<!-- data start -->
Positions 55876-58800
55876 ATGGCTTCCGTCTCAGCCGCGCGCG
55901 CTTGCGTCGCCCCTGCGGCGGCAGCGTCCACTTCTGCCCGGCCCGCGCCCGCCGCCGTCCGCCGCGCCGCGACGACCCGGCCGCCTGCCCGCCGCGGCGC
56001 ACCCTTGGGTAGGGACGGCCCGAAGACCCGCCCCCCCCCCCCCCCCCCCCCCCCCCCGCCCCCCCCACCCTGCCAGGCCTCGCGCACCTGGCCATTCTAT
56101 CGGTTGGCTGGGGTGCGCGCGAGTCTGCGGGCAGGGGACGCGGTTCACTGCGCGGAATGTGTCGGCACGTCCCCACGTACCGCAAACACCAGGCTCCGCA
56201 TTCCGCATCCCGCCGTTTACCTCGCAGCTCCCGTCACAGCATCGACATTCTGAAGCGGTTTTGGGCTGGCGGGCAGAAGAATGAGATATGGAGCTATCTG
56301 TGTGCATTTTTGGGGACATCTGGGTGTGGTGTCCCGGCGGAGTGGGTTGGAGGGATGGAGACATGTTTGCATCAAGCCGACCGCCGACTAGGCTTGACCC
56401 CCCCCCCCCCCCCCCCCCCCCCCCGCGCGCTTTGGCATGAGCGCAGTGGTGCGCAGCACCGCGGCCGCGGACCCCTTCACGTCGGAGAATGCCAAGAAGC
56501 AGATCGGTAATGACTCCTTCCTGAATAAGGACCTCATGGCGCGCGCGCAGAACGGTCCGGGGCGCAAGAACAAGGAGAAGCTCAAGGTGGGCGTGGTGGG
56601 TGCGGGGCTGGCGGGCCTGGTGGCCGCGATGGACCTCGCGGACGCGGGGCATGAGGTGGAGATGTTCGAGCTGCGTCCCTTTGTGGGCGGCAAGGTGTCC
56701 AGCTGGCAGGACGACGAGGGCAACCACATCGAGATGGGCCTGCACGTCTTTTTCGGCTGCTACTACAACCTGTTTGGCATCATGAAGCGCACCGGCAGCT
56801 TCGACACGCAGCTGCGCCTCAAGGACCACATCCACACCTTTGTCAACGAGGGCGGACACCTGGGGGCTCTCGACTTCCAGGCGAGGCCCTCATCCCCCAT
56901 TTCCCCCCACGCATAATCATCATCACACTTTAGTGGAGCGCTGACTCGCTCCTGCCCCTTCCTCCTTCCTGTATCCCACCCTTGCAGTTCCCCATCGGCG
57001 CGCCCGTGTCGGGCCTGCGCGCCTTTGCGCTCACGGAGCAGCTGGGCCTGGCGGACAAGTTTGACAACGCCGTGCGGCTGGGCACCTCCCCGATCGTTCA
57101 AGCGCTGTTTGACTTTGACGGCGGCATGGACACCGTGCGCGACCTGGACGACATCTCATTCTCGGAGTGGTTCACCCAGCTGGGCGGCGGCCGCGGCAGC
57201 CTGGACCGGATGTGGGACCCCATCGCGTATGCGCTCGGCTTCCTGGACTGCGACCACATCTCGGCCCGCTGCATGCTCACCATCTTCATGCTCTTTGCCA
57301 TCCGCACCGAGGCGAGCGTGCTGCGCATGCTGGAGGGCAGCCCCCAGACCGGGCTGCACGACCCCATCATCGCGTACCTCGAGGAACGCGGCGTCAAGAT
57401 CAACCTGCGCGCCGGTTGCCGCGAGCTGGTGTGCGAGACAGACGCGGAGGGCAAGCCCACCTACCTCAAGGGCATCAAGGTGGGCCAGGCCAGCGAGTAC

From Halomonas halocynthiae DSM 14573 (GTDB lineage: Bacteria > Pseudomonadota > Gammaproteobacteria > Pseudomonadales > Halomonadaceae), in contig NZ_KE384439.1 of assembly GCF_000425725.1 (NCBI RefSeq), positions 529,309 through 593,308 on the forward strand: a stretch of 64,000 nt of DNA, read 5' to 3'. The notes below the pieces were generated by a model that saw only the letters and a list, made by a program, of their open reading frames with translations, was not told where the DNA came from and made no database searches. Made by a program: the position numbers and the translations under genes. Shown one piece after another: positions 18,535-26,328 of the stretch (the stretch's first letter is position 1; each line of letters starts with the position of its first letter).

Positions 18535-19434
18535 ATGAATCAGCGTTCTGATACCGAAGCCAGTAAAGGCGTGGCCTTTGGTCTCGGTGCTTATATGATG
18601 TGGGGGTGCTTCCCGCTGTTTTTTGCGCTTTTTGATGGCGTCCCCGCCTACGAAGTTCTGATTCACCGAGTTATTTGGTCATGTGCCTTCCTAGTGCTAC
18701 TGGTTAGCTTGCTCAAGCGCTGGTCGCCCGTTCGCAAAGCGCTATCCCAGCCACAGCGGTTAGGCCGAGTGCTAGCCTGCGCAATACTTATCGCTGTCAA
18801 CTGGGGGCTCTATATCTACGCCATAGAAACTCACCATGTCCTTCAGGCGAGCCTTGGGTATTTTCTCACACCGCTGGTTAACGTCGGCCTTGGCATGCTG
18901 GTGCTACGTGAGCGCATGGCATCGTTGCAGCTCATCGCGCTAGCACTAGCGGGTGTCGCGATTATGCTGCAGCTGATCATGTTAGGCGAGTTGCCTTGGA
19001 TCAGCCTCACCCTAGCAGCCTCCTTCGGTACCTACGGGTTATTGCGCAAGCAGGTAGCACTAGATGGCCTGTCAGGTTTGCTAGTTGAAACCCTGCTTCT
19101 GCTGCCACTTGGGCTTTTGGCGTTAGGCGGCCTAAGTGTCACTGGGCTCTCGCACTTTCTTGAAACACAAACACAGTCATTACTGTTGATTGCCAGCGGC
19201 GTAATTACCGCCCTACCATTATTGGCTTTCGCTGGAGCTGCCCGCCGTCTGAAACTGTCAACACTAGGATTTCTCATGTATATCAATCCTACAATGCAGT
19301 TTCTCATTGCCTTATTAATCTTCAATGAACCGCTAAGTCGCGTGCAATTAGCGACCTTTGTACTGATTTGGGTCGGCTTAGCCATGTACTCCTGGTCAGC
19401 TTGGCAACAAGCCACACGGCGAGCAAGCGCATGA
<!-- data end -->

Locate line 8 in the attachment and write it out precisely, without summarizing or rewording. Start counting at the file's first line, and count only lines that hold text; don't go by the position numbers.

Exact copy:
56401 CCCCCCCCCCCCCCCCCCCCCCCCGCGCGCTTTGGCATGAGCGCAGTGGTGCGCAGCACCGCGGCCGCGGACCCCTTCACGTCGGAGAATGCCAAGAAGC